Last updated on June 2019

Pharmacoinvasive Strategy vs. Primary PCI in STEMI: A Prospective Registry in a Large Geographical Area


Brief description of study

For patients presenting with ST-elevation myocardial infarction (STEMI), immediate and timely reperfusion treatment is essential. Pharmacoinvasive strategy (PIs) exploits the widespread availability of fibrinolysis and its early administration to restore some degree of myocardial blood flow, coupled with the complete restoration of the culprit coronary artery patency that can be obtained with subsequent angioplasty. Several trials have demonstrated the efficacy and safety of PIs when compared with PPCI; however, real-world data is lacking, especially in developing countries.

The aim of this study was to compare safety and efficacy of PIs with PPCI in real-world patients with STEMI presenting to large geographical area.

Detailed Study Description

For patients presenting with ST-elevation myocardial infarction (STEMI), immediate and timely reperfusion treatment is essential. The optimal choice between primary percutaneous coronary intervention (PPCI) and intravenous thrombolytic agents depends upon the timeliness of effective delivery, as well as the total ischemic time. While PPCI is widespread available in the USA and Europe, limited resources and lack of infrastructure means that patients with STEMI in low- and middle-income countries (LMICs) receive significantly less reperfusion therapy, and when they do, they are more prone to receive thrombolytic agents.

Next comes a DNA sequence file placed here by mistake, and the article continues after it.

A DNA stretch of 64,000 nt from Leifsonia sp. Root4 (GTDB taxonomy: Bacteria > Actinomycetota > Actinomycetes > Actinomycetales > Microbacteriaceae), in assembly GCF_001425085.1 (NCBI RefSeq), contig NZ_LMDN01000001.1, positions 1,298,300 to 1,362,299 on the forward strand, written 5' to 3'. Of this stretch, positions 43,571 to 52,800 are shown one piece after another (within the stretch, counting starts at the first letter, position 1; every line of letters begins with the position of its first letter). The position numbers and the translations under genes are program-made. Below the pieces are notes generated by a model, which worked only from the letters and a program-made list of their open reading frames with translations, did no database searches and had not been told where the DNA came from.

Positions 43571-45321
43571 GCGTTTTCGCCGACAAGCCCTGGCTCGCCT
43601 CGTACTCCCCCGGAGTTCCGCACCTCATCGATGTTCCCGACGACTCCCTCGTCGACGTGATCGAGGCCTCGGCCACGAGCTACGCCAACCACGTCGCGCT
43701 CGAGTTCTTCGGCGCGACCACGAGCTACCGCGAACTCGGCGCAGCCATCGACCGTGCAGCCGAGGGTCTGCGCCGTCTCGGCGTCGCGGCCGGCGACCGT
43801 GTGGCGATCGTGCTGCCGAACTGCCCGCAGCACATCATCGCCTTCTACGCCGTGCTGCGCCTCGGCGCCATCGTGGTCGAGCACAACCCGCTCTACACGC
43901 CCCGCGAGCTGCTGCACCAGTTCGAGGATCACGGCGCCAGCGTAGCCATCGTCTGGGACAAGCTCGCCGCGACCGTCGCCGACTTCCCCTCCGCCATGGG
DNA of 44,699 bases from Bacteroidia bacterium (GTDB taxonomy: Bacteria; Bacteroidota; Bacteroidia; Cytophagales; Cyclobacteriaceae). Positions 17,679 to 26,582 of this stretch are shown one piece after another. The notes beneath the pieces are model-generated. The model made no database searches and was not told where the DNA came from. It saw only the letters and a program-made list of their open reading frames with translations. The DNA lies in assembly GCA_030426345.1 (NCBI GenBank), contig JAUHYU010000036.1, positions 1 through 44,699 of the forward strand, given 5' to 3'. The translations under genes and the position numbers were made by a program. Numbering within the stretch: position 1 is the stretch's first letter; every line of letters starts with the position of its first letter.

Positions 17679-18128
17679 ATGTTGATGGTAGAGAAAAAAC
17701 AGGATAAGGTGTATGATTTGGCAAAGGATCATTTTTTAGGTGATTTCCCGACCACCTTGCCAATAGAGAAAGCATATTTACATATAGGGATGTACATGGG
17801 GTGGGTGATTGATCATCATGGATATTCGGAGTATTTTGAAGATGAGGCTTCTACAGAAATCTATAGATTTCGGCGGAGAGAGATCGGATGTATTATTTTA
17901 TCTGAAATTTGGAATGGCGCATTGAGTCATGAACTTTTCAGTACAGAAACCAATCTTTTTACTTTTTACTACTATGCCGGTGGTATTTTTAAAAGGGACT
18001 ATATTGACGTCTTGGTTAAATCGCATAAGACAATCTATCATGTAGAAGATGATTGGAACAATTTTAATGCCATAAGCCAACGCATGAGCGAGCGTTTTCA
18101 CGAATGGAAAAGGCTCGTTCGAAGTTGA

Pharmacoinvasive strategy (PIs) exploits the widespread availability of fibrinolysis and its early administration to restore some degree of myocardial blood flow, coupled with the complete restoration of the culprit coronary artery patency that can be obtained with subsequent angioplasty. Several trials have demonstrated the efficacy and safety of PIs when compared with PPCI; however, real-world data is lacking. The aim of this study was to compare safety and efficacy of PIs with PPCI in real-world patients with STEMI presenting to large geographical area.

PHASE-Mx study is a prospective, real-world registry including patients with STEMI finally treated at a large cardiovascular center. In brief, patients aged 18-99 years old with the diagnosis of STEMI whom received either PI or PPCI during the first 12 hours since symptom onset were included. Patients could have a first medical contact directly at the study center or in one of other 60 hospitals along the STEMI network. Patients with a discharge diagnosis other than STEMI were excluded. Four of the investigators recorded the study data at admission and during hospital stay. Main efficacy outcome will be the composite of cardiovascular death, cardiogenic shock, reinfarction or stroke. Main safety outcome will include rates of major bleeding.

Clinical Study Identifier: NCT03974581

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